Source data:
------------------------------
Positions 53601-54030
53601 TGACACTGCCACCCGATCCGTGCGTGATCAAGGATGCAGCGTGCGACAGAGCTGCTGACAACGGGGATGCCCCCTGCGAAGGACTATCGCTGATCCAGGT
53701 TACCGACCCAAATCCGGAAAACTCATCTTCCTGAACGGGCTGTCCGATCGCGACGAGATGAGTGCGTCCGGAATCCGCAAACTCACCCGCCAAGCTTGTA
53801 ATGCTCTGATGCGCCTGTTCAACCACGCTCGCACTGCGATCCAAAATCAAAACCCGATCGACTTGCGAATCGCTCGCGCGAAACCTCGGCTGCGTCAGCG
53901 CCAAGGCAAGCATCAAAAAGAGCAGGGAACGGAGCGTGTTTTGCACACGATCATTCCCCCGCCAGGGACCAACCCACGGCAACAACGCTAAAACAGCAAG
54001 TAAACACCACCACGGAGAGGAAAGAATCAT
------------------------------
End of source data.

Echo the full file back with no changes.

Positions 53601-54030
53601 TGACACTGCCACCCGATCCGTGCGTGATCAAGGATGCAGCGTGCGACAGAGCTGCTGACAACGGGGATGCCCCCTGCGAAGGACTATCGCTGATCCAGGT
53701 TACCGACCCAAATCCGGAAAACTCATCTTCCTGAACGGGCTGTCCGATCGCGACGAGATGAGTGCGTCCGGAATCCGCAAACTCACCCGCCAAGCTTGTA
53801 ATGCTCTGATGCGCCTGTTCAACCACGCTCGCACTGCGATCCAAAATCAAAACCCGATCGACTTGCGAATCGCTCGCGCGAAACCTCGGCTGCGTCAGCG
53901 CCAAGGCAAGCATCAAAAAGAGCAGGGAACGGAGCGTGTTTTGCACACGATCATTCCCCCGCCAGGGACCAACCCACGGCAACAACGCTAAAACAGCAAG
54001 TAAACACCACCACGGAGAGGAAAGAATCAT